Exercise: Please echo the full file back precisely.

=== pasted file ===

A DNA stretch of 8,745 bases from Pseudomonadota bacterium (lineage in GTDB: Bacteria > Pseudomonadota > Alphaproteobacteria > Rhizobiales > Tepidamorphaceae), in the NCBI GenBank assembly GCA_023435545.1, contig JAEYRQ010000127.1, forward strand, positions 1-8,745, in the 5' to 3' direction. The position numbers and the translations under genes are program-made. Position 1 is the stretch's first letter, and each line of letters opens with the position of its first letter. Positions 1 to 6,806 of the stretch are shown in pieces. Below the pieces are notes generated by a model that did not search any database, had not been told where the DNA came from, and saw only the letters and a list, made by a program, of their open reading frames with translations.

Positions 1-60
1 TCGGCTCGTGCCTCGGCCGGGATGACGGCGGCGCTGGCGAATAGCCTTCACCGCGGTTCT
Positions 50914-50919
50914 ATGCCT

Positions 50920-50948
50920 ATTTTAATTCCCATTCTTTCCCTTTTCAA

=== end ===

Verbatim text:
A DNA stretch of 8,745 bases from Pseudomonadota bacterium (lineage in GTDB: Bacteria > Pseudomonadota > Alphaproteobacteria > Rhizobiales > Tepidamorphaceae), in the NCBI GenBank assembly GCA_023435545.1, contig JAEYRQ010000127.1, forward strand, positions 1-8,745, in the 5' to 3' direction. The position numbers and the translations under genes are program-made. Position 1 is the stretch's first letter, and each line of letters opens with the position of its first letter. Positions 1 to 6,806 of the stretch are shown in pieces. Below the pieces are notes generated by a model that did not search any database, had not been told where the DNA came from, and saw only the letters and a list, made by a program, of their open reading frames with translations.

Positions 1-60
1 TCGGCTCGTGCCTCGGCCGGGATGACGGCGGCGCTGGCGAATAGCCTTCACCGCGGTTCT
Positions 50914-50919
50914 ATGCCT

Positions 50920-50948
50920 ATTTTAATTCCCATTCTTTCCCTTTTCAA